Innscor – losing lustre and value after spin-offs
HARARE,– Since 2010, Innscor has basically split into four distinct companies, having grown into a behemoth conglomerate through strategic acquisitions.
It became a darling of investors on the stock market in the same vein as heavies Delta and Econet. Its interests spanned from consumer facing food business, retail, distribution, agriculture and through associates, food processing. Its interests spread beyond the borders into over 27 countries across Africa, clearly diversifying risk within an already diversified portfolio.
In 2014, Innscor became the first Zimbabwean company to pass the $1 billion mark in revenue generated. But even then, signs of disintegration were evident from a slowdown in operating profit (EBITDA) and a high cost to income ratio. Size was already weighing on the company, affecting profitability — a sign of bad management which Innscor admitted to in its 2014 and 2015 financials.
The group said roles were duplicated and structures had become complicated, especially in the fast foods business (QSR), necessitating a restructuring and and the resultant spin-offs.
Management’s stated goal for the unbundling of specialist units was to unlock investor value. Evidence so far suggests that this is not working. A simple way to look at it is to ascertain how the market valued the business before the unbundling and the performance post the exercise as splits.
Our findings show that Innscor is worse off and has not generated any incremental value for shareholders via the spin-offs.
There, of course, are several factors at play in the market such as the general sentiment, which affect overall valuations, and market direction which are discounted for.
In 2010, the Innscor group composed of the light manufacturing businesses, distribution, wholesale, retail, silo, recreational and crocodile farming, fast-foods and Innscor Zambia businesses. Under the light manufacturing businesses was Innscor Bread, Colcom, Capri and Snacks. National Foods and Irvines were associate companies.
The distribution and wholesale businesses composed of Innscor transport, Distribution Group Africa and Spar Distribution.
The retail side was made up of Spar franchised outlets, Savemor stores, Spar corporate, fast foods which included in-store bakeries — Bakers Inn, Chicken Inn, Creamy Inn and Nando’s — and TV Sales and Home.
The export business then was made up of Nilotecus, which was discontinued pending the spin off of what later came to be known as Padenga, a present day listed company involved in the ranching of crocodile and is one of the world’s leading producers of exotic skins.
Nilotecus had Kariba crocodile farm, Ume crocodile farm and Nyanyana crocodile farm. Bakaya Hardwoods and Shearwater, which was an associate, were also part of the export business. Regional fast-foods took similar brands with one associate Fontana adding to the list.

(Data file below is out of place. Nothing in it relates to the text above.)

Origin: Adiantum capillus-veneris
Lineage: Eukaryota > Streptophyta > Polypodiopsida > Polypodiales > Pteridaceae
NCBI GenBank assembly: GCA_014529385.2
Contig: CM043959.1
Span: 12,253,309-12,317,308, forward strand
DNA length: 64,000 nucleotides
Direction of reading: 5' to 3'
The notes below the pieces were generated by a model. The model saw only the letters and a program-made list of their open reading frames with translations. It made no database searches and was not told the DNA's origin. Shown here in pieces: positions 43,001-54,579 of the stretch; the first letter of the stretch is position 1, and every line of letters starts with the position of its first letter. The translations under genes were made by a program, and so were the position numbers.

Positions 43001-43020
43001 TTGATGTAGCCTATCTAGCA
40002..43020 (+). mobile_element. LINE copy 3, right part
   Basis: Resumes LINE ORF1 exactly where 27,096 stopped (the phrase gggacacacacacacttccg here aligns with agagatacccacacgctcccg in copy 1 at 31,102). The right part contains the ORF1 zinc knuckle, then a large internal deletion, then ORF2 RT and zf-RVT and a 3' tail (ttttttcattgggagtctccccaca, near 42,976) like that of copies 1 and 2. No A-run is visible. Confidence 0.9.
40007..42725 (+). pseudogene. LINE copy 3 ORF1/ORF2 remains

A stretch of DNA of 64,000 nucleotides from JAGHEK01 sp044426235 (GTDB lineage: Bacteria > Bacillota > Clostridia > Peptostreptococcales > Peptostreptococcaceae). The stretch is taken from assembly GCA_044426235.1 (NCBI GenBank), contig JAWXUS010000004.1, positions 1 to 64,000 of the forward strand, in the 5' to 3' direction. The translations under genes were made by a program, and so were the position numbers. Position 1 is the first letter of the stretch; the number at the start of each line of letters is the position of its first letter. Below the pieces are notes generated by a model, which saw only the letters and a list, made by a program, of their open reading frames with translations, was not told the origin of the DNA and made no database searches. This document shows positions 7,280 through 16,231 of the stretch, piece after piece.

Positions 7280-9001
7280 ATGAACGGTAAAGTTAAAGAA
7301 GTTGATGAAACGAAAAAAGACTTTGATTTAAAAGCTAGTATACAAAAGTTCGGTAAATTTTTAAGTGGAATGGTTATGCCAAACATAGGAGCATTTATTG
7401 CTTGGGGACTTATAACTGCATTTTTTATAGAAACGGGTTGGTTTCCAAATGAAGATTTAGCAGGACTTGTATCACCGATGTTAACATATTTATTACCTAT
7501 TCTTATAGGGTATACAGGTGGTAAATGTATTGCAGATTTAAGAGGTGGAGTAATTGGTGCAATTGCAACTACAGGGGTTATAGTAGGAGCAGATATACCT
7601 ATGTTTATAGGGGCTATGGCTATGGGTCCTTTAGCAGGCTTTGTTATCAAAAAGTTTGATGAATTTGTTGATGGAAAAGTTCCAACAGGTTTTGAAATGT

In 2010, Innscor subsequently spurn Nilotecus which was listed separately as Padenga on the 26th of November, debuting at a price of 4 cents — valuing the company at $21,66 million.
Padenga’s market capitalization almost six years on now stands at $67,68 million having last traded at a price of 10,65 cents. This is a growth of 166 percent. Padenga’s topline has grown at a constant average growth rate of 46.7 percent in the past 5 years.
Since the listing, the net asset value of the company has grown tremendously by 56% between 2010 and 2015 while the return on equity ratio has firmed from 0.12 to 0.15 over the same period. It is quite evident from the matrices above that Innscor without doubt succeeded in unlocking value through unbundling Padenga.
Innscor has sought to repeat the Padenga magic through the unbundling of 2 more businesses under its retail, manufacturing and distribution segments, with more said to be in the pipeline.
On November 6, 2015, Simbisa Brands — its quick service restaurants (QSR), including regional counters — separately listed on the ZSE.
Just over six months later, Axia — comprising Innscor’s former Specialty Retail and Distribution businesses together with other relevant subsidiaries — listed separately on May 17, 2016.
The differentiating factor between the 2010 and the latest unbundling lies in that Innscor then was on a sustainable profitability path. The latest unbundling moves were expedited when Innscor’s consolidated operations had begun showing signs of weakness from a profitability point.
A like for like comparison of the 2014 financial results shows that Innscor’s earnings (PBT) were lower than the previous year even as the topline was spurred by the consolidation of Natfoods and Irvines’ results, an accounting phenomena.
The earnings before interest, tax, depreciation and amortization (EBITDA) line was already on a southward trail from 2013.
Both the QSR and the distribution group were operating at higher cost bases which were weighing on overall profitability. The subsequent restructuring exercise saw the QSR business record a 7.3% growth in profit before tax in 2015. Using simple market capitalisation valuation which takes into account the company’s issued shares against the prevailing counter’s market price it is interesting to note that Innscor has indeed lost value on spinning off units.
The ZSE on average has been on a decline, with the benchmark industrial index having shed 14% since the year began. This is mainly due to the dearth in demand for equities by either foreign or local investors. Only a few companies are reporting improved profitability due to a weakening macro environment. It therefore follows that Innscor’s loss in value is not only as a result of spinoffs but also attributable to the general discounting of the ZSE.
But even if the average discount is taken into account, Innscor is still worse off after unbundling. – Respect Gwenzi is an analyst with Equity Axis. And this article was first published by The Source.